Maybe the most outstanding thing – and the saddest too – is that we once more realize that the Mapuche agenda doesn't exist in national politics. Not unless something is burning, of course. Or someone.

Cayuqueo reasserts this idea through his Twitter account:

Pedro Cayuqueo: “The absence of an indigenous agenda in the presidential campaign has been a complete disappointment”

Foto de Carol Crisosto Cadiz en Flickr (CC BY-SA 2.0)

A banner reads “The Mapuche resistance doesn't negotiate.” Photo by Carol Crisosto Cadiz on Flickr (CC BY-SA 2.0)

The issue was further exacerbated after the United Nations Special Rapporteur on Counter-Terrorism and Human Rights, Ben Emmerson, visited Chile.

At a press conference [es], Emmerson urged the Chilean state to implement a national strategy that addresses the “Mapuche conflict” and to do something about the impunity surrounding the deaths of Mapuche by the military. He also recommended to put an end to the endorsement of the anti-terrorist law because, in his own words: “Chile is not dealing with a significant terrorist threat to its territory”.

The Chilean anti-terrorist law was created during Augusto Pinochet's rule and was widely used during the 17 years of dictatorship. It allows military courts to judge civilians and until recently, it allowed the use of “protected” witnesses whose testimonies were heard and recorded anonymously.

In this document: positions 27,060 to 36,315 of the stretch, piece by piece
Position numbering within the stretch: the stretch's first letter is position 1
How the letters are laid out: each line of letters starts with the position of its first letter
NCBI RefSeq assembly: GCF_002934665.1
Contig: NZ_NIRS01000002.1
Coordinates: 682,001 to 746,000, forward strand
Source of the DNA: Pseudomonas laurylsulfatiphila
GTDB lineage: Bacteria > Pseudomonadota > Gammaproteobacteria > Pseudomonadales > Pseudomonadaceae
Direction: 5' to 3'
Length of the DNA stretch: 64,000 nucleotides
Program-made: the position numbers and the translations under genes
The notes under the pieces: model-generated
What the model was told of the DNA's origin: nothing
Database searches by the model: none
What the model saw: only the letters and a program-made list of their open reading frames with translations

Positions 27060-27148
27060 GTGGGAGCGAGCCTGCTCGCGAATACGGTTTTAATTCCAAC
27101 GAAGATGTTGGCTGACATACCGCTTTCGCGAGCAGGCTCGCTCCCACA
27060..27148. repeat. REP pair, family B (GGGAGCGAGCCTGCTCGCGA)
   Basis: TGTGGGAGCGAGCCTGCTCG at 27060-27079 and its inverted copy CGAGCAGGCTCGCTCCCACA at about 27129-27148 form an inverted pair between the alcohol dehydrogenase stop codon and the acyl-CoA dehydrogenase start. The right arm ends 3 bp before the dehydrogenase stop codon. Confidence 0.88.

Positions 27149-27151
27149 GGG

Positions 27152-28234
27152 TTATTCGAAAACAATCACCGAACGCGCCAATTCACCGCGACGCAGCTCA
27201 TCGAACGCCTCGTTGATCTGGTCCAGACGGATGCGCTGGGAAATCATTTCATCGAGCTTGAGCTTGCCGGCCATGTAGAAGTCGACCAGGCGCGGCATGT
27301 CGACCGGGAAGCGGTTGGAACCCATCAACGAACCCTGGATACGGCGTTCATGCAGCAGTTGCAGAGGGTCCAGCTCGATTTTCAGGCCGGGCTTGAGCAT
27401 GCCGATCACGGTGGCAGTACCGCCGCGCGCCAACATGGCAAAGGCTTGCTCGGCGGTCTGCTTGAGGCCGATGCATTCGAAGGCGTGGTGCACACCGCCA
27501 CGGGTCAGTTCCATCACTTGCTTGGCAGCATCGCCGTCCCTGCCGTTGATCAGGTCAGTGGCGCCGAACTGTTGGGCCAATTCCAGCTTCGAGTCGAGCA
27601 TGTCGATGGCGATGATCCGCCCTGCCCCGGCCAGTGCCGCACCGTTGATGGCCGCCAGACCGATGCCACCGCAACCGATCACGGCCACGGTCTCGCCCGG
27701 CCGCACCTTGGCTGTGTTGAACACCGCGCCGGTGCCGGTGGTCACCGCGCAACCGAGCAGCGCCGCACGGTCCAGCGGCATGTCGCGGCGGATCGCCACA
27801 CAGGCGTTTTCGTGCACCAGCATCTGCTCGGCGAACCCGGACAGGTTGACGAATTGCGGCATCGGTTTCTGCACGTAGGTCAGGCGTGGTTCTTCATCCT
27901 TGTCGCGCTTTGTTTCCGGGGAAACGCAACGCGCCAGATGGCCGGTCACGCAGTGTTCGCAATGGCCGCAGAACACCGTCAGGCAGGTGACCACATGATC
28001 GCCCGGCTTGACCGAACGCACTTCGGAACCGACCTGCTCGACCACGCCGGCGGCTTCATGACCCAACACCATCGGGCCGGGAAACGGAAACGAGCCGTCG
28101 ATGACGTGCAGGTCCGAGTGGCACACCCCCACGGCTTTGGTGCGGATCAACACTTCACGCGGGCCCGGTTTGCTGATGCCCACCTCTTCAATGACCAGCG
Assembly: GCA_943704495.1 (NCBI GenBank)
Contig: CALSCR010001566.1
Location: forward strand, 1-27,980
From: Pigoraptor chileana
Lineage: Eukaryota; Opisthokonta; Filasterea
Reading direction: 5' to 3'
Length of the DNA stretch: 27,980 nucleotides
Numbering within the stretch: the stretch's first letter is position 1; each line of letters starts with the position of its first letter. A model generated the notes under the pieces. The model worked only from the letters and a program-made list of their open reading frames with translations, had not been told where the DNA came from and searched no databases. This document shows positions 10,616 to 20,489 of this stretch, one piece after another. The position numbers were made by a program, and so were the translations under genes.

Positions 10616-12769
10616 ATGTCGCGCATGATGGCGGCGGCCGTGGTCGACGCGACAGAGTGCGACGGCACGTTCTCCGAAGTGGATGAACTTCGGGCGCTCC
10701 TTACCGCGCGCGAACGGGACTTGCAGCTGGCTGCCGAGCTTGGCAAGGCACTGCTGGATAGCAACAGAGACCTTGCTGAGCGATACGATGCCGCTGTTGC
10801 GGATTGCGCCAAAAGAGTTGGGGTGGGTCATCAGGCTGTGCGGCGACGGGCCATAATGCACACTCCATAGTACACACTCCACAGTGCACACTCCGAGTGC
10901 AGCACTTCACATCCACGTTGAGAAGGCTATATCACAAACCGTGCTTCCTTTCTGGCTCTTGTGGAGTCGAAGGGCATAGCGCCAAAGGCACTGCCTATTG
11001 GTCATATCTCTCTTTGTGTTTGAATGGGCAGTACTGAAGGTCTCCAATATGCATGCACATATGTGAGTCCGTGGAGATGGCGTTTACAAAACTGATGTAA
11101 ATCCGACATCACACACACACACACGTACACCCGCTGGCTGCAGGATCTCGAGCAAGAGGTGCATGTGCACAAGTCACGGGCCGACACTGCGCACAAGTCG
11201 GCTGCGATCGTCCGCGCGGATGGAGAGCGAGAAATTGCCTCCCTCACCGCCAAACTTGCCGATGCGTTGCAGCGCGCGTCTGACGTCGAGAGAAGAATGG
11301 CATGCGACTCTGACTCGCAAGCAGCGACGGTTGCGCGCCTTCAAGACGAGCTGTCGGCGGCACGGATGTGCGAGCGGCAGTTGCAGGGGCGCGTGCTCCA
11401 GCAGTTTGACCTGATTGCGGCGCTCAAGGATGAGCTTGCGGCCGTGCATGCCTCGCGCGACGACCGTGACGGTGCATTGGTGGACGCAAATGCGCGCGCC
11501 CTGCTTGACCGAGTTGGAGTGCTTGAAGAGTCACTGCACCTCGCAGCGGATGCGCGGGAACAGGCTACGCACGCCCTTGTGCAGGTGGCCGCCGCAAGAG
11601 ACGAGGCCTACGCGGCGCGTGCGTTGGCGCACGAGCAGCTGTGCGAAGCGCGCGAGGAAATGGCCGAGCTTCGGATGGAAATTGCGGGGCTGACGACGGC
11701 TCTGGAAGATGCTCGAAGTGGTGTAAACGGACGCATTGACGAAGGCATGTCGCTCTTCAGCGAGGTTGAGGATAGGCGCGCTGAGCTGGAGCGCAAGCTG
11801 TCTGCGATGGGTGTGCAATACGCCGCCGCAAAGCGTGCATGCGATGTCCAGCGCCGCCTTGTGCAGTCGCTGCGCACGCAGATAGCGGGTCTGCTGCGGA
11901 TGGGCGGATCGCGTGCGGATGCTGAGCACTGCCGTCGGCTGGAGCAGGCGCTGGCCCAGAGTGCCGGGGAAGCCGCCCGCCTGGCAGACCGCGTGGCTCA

Under the anti-terrorism law, for example, Mapuche activists have faced prison sentences of up to ten years for “arson” or “threats of arson” in land disputes. Human Rights Watch has declared that the “government's recourse to anti-terrorism statutes to deal with organized Mapuche communities has brought restrictions on due process rights that are not justified by the alleged offenses.”

According to Emmerson, the application of the anti-terrorist law “has turned into part of the problem and not the solution”.

The Mapuche Community of Temucuicui [es] from Tirúa county published a statement [es] where they thanked and agreed with Emmerson's vision. Here we underline points 2 and 3:


2. Lo anunciado por el Relator Especial concuerda con lo que la Comunidad Autónoma de Temucuicui ha venido señalando desde hace años: que el uso de la ley antiterrorista sólo pretende criminalizar las justas demandas políticas, culturales y territoriales del Pueblo Nación Mapuche y su aplicación obedece a una práctica de persecución política por parte del Estado Chileno…

3. Cabe señalar que en el territorio mapuche NO HAY TERRORISMO y que los hechos de violencia o delictuales que acusa el Estado de Chile respecto de personas mapuche tienen un trasfondo histórico que nada tiene que ver con temas judiciales. Es el propio estado chileno el que ha generado la violencia mediante la usurpación histórica del territorio mapuche y su reducción a lo que son actualmente las comunidades mapuche.


2. What the Special Rapporteur announced is aligned with what the Temucuicui Autonomous Community has been saying for years: that the enforcement of the anti-terrorist law only serves to criminalize the political, cultural and territorial demands of the Mapuche Nation and its application is actually political persecution by the Chilean State…

3. It is worth noting that there is NO TERRORISM in the Mapuche territory and that the violence and crimes that the State of Chile accuses Mapuches of have a historic background that has nothing to do with judicial affairs. It is the same Chilean state that has generated such violence with the historic encroachment of the Mapuche territory and its reduction to what are now know as Mapuche communities.